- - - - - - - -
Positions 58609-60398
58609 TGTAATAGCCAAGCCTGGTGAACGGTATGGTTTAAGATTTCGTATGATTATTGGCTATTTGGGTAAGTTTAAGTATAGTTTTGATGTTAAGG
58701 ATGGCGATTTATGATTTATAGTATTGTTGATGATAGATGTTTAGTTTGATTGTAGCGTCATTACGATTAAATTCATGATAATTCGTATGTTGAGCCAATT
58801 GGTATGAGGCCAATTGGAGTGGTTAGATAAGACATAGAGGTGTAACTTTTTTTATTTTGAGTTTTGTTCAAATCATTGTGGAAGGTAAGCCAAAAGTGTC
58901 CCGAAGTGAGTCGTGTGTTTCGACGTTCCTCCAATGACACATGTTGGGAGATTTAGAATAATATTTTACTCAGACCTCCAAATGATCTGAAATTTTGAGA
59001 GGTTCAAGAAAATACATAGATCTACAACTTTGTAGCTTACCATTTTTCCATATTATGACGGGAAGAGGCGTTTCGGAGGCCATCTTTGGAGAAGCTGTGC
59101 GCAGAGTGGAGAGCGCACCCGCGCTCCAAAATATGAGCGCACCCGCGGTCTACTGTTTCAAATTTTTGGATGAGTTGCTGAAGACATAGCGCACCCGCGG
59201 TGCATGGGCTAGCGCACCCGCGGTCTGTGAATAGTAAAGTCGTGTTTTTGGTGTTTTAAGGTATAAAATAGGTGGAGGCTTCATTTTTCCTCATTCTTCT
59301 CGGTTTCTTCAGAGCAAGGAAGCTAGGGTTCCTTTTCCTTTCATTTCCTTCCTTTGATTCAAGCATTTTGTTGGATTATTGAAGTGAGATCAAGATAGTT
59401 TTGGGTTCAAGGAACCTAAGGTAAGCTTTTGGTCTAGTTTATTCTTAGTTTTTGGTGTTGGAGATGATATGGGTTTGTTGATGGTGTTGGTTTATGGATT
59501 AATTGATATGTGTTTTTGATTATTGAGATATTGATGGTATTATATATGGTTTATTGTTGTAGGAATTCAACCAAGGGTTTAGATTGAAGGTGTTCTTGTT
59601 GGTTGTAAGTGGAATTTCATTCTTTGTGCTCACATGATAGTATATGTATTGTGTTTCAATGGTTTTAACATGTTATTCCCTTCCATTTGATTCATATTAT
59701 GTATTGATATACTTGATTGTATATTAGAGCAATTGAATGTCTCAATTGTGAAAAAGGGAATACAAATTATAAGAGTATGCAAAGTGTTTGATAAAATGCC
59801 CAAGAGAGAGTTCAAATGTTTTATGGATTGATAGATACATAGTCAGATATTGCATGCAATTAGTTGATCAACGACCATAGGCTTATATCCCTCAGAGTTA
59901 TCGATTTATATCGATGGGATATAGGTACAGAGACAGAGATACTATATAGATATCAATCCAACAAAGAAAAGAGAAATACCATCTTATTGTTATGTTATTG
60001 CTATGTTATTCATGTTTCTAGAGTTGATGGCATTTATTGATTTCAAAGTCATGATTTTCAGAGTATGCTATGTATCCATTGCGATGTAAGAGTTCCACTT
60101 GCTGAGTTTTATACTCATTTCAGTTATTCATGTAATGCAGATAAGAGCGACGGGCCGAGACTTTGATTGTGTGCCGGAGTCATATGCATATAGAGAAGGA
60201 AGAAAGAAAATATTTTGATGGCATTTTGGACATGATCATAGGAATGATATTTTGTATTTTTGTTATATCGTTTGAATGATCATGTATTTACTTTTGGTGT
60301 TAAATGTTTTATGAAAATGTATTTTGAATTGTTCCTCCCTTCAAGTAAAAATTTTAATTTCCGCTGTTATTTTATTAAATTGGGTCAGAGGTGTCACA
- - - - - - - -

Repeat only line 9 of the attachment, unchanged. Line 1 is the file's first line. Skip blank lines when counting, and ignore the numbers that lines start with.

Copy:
59301 CGGTTTCTTCAGAGCAAGGAAGCTAGGGTTCCTTTTCCTTTCATTTCCTTCCTTTGATTCAAGCATTTTGTTGGATTATTGAAGTGAGATCAAGATAGTT